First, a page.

Wednesday, August 31, 2011

The Latino Social Hurricane

Someone's Twitter handle can turn into the official source of information during a hurricane in a couple of days
By Gustavo Razzetti, ClickZ

A couple of days ago, I got a call from a journalist that wanted to learn more about the phenomenon of Latinos in social media. He said he's been reading the Marketing to Latinos column at ClickZ and was curious about what was driving the explosion of Hispanics in social media.

At the same time, while I was finalizing this column, another phenomenon came to life. I'm talking about @irene, a major natural event, which persuaded me to change the topic of my column and turned it into what you are reading right now.

Why Latinos Are Social?

I mentioned that, of course, age is a key factor. Latinos are younger than the general population, so it makes sense that they are more open to new technologies and interact more with other people.

Another reason includes having friends and family that are all spread out. Many have friends and family in their country of origin (or their parent's one). Also, if you take a look at the dynamics of population, Latinos have been migrating to non-traditional Hispanic DMAs such as North Carolina. Their social network is more diverse (browse the names of any Latino's Facebook friends and you'll know what I'm talking about).

Also, considering the social nature of Latinos, it seems obvious that this is a key driver. If you look at the statistics, Latinos spend much more time than the average American tweeting, posting on Facebook, etc.

Hmm…tricky question: is this social nature exclusive to Latinos?

Hurricanes Go Social

Many times, as marketers, when thinking on social media, we tend to put more emphasis on the media portion rather than on the social aspect. This recent event is a great example of why "social" goes before "media."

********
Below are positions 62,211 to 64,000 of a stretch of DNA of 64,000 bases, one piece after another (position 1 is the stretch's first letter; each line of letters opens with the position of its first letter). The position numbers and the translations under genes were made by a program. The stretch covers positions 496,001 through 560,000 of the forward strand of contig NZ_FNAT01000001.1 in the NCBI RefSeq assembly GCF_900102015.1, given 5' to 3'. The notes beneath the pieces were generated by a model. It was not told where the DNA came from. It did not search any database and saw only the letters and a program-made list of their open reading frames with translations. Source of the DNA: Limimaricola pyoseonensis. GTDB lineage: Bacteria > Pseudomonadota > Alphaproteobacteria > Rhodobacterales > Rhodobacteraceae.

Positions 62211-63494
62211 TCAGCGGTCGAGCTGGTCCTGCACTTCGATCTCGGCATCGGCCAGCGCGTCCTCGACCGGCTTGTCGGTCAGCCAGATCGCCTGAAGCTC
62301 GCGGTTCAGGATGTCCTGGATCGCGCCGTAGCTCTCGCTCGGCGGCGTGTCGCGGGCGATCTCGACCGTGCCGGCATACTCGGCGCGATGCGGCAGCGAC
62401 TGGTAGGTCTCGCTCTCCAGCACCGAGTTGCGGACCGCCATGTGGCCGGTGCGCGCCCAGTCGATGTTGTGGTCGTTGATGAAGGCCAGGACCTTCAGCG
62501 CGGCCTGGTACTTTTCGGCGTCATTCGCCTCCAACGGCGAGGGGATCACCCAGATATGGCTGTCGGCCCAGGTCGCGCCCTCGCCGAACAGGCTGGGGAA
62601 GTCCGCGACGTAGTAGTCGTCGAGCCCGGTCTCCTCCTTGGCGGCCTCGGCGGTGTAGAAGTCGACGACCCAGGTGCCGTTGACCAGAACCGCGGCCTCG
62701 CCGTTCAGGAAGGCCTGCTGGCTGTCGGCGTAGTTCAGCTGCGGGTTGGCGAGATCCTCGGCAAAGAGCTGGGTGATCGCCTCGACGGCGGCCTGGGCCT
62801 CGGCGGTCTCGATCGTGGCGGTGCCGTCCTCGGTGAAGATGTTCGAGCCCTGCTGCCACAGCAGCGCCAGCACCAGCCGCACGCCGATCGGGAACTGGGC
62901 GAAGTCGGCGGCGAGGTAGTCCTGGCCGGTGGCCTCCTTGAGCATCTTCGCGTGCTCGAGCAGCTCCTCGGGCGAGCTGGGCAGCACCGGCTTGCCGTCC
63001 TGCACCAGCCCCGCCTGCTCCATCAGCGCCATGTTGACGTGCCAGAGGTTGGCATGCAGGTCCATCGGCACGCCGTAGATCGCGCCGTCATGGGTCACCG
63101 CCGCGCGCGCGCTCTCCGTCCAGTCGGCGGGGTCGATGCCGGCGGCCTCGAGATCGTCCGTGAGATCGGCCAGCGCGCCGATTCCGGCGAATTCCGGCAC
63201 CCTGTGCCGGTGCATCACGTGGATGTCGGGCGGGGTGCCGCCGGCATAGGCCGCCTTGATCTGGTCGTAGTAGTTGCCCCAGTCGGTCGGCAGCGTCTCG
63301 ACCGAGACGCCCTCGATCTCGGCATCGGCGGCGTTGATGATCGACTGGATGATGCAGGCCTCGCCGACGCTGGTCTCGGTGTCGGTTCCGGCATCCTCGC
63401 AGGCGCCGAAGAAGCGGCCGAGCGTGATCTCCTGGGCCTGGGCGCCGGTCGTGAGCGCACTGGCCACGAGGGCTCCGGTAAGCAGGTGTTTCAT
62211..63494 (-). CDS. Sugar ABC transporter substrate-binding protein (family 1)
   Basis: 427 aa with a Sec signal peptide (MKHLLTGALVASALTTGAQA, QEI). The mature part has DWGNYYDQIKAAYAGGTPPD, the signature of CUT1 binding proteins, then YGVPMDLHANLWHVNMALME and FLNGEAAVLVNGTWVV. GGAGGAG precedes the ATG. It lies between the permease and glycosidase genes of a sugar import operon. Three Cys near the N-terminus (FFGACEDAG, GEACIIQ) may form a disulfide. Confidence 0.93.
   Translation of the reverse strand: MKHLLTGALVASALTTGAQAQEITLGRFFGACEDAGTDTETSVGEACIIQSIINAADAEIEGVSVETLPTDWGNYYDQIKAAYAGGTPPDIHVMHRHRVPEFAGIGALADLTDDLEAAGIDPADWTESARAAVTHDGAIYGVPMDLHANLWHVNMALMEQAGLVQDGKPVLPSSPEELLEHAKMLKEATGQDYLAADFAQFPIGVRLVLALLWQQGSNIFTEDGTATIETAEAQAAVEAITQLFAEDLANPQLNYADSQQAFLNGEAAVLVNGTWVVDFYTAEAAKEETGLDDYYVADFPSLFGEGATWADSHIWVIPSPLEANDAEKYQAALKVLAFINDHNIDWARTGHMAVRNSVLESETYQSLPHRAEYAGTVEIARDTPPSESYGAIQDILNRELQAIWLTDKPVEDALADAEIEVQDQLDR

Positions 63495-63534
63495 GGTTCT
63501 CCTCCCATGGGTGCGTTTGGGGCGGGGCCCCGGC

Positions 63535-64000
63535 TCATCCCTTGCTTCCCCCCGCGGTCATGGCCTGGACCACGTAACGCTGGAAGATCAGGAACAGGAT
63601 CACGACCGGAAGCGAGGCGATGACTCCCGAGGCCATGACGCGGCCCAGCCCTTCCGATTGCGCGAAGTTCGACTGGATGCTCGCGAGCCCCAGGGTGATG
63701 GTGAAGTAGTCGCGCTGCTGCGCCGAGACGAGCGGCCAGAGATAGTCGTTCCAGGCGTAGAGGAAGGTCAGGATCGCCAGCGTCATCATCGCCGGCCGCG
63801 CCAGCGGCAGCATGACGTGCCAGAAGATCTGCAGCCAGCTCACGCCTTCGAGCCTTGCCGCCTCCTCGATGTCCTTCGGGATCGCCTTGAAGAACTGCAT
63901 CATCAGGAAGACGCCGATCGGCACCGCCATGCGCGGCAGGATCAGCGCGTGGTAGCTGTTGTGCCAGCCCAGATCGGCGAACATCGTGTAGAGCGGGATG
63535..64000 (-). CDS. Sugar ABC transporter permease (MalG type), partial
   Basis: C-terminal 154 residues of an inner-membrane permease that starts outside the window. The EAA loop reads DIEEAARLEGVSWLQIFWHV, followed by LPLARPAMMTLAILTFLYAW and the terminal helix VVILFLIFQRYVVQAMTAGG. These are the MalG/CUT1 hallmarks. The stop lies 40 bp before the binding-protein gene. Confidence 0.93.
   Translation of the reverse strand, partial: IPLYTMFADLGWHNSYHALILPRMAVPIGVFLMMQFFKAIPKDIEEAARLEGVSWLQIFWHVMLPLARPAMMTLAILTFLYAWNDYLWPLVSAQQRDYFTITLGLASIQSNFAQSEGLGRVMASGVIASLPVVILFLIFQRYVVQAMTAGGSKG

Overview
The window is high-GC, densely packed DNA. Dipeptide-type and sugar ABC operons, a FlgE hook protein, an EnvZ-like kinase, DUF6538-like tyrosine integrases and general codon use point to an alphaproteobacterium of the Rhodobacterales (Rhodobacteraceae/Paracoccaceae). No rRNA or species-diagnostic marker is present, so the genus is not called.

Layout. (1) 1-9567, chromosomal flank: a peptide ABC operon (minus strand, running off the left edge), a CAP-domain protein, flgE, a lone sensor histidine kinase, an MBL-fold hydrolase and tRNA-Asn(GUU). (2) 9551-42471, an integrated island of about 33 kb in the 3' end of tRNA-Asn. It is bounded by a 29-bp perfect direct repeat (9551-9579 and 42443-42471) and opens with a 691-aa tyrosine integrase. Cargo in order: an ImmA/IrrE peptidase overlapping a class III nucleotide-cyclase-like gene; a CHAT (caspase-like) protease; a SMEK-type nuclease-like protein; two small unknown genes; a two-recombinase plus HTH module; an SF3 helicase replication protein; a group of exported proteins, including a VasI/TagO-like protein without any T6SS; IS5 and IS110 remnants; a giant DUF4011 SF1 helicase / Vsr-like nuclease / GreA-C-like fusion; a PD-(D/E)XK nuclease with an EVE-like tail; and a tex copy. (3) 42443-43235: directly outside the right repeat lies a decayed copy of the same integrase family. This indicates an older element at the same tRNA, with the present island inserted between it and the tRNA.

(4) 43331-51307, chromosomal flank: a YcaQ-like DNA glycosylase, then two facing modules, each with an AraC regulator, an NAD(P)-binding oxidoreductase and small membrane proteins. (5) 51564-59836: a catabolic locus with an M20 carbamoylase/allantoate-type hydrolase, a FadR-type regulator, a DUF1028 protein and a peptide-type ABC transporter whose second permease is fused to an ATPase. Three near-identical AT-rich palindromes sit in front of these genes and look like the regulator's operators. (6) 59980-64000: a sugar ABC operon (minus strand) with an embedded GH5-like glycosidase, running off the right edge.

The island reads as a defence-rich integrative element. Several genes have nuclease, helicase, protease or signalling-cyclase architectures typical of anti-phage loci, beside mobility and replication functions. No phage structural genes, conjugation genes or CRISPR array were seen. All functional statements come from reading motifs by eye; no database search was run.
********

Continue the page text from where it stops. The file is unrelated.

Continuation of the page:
It might have been an interesting one for Irene Tien. As a pioneer in social media, she has the Twitter handle with her first name, @irene. And when the news spread around about the chances of a hurricane hitting the East Coast, she started to receive tweets directed to her, as if she was actually the natural catastrophe. Following the advice of her colleagues, she decided to "lend" her Twitter handle for some days, so that it could be used to share safety information and advice related to Hurricane Irene (the real one). Combining useful tips and links with a sense of humor drove her account past 11,000 followers.

The Latino Hurricane

The Latino Twittersphere was also very active. Natural threat aside, it was an interesting thing to watch. Kind of a live version of the reasons I had explained to the journalist mentioned above.

I evidenced an increased interaction between friends and family living in Latin America and in the U.S. I saw a back and forth between speaking in English and Spanish as a consequence of that. The social spirit of Latinos was at its peak; people sharing advice, information, and sending "bendiciones" for those who had families on the East Coast.

There was also room for humor as well. One friend, after the storm, was saying that what happened was nothing compared to how his hometown in South America got after a "regular" rainstorm. Another friend was bragging, saying that "se ahogaron en un vaso de agua" (they got drowned in a glass of water) and that category one storms, Caribbeans eat those for breakfast.

Providing help, emotional support, and also their sense of humor, Latino social nature was at its best around Irene.

Social Storms

External phenomenons ignite conversations in social media, turning complete strangers into "friends" who really care about each other's family. Someone's Twitter handle can turn into the official source of information during a hurricane in a couple of days.

Once again, social comes first and people are becoming (trusted) media. As marketers, we need to learn more about how external social events impact consumers' mindsets and behaviors. Thanks to @irene, for the latest lesson.

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